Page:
Bishops pull out of Holy Land meeting
Two bishops have pulled out of a conference on the Holy Land to be held in Gateshead next month, after warnings that it would be biased against Israel.
The Anglican Bishop of Newcastle, Martin Wharton, and the Roman Catholic Bishop of Hexham and Newcastle, Seamus Cunningham, withdrew after pleas from the Newcastle Jewish community, the Board of Deputies and the Council of Christians and Jews.
The event has been arranged by the north-eastern branch of the Ecumenical Accompaniment Programme in Israel and Palestine (EAPPI), which sends volunteers to the West Bank.
Earlier this year, the Church of England’s governing body, the Synod, caused dismay within the Jewish community for endorsing EAPPI, which is viewed by the Board and other critics as partisan and inflammatory.
I became aware that many north east Jews were angry
Bishop Wharton said he had taken his decision “for the sake of good relations between all the faith communities in Newcastle”.
Bishop Cunningham acted, he said, “after becoming aware that many Jewish people in the north-east were angry and upset. They feel that EAPPI speaks for only one side of a complex situation and that, as the conference is to be held on a Saturday, they could not attend and present an alternative view.”
The Catholic Church, he said, “has been committed to building bridges with Judaism since 1965. Rather than see those bridges weakened or even destroyed, I have withdrawn from the conference and it does not have the sponsorship of our diocese”.
Another pullout is Rabbi Yehiel Grenimann, of Israel’s Rabbis for Human Rights, who had been due to speak.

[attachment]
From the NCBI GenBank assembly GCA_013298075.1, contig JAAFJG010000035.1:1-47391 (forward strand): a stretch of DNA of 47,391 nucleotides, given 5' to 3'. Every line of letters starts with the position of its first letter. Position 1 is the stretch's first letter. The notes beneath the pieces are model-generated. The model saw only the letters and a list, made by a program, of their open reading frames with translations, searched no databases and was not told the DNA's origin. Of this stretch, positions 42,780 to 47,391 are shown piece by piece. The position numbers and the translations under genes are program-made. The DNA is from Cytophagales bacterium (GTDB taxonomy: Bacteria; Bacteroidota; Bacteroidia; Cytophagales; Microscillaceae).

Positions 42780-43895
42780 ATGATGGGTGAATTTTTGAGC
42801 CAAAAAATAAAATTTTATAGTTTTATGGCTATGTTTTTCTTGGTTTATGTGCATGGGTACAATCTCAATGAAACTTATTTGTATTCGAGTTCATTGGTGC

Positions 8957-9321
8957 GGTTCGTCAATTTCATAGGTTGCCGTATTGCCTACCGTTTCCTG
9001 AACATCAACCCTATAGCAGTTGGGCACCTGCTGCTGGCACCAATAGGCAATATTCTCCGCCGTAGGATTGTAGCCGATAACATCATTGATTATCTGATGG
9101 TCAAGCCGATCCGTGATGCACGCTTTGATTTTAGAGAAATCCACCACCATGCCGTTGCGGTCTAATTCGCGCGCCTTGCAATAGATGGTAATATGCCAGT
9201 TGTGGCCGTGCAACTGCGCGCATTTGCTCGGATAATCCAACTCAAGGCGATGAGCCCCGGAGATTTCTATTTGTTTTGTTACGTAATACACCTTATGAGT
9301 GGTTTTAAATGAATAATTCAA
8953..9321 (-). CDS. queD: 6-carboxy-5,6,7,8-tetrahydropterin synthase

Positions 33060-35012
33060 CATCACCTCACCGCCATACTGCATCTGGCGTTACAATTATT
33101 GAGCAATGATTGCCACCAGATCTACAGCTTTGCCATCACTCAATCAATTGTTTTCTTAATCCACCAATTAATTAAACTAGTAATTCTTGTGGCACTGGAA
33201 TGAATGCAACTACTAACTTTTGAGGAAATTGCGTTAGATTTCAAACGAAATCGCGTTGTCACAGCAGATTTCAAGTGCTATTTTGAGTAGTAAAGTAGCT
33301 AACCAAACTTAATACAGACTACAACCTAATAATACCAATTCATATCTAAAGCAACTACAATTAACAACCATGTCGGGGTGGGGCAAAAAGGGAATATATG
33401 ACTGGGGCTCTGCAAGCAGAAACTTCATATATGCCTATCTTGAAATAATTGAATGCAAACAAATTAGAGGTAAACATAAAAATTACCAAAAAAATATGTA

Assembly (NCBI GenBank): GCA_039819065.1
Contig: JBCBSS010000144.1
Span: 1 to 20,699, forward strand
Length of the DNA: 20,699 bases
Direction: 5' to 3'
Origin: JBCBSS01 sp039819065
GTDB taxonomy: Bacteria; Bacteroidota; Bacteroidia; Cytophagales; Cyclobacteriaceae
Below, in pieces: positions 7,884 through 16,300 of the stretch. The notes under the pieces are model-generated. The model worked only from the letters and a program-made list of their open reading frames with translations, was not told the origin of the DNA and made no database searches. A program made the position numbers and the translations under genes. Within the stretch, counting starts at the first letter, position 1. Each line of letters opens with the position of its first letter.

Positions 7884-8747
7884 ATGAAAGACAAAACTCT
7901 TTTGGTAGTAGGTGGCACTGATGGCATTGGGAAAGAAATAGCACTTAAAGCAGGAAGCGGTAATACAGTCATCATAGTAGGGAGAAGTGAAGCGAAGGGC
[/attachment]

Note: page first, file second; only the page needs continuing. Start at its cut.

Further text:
Other sponsors of the event include Christian Aid, Friends of Sabeel UK and the Catholic aid agency, Cafod. But the Palestine Solidarity Campaign, which was to have presented a session on boycotting Israel, no longer appears among the sponsors.
Board of Deputies vice-president Jonathan Arkush said the conference had been promoted “to indicate the support of bishops for the extremist political agendas of organisations like PSC and Sabeel. I am pleased that, by withdrawing from this event, the bishops have shown that they are concerned about the future of relations between the church and the Jewish community in this country.”
But he added that the fact that just four months after the Synod debate EAPPI had chosen “to organise an event of this nature, inviting groups such as PSC and Sabeel, speaks for itself. Clearly this is a programme which has no intention of moderating itself to ensure balance and impartiality — a view reinforced by EAPPI’s complete refusal to seek input from the mainstream Jewish community.”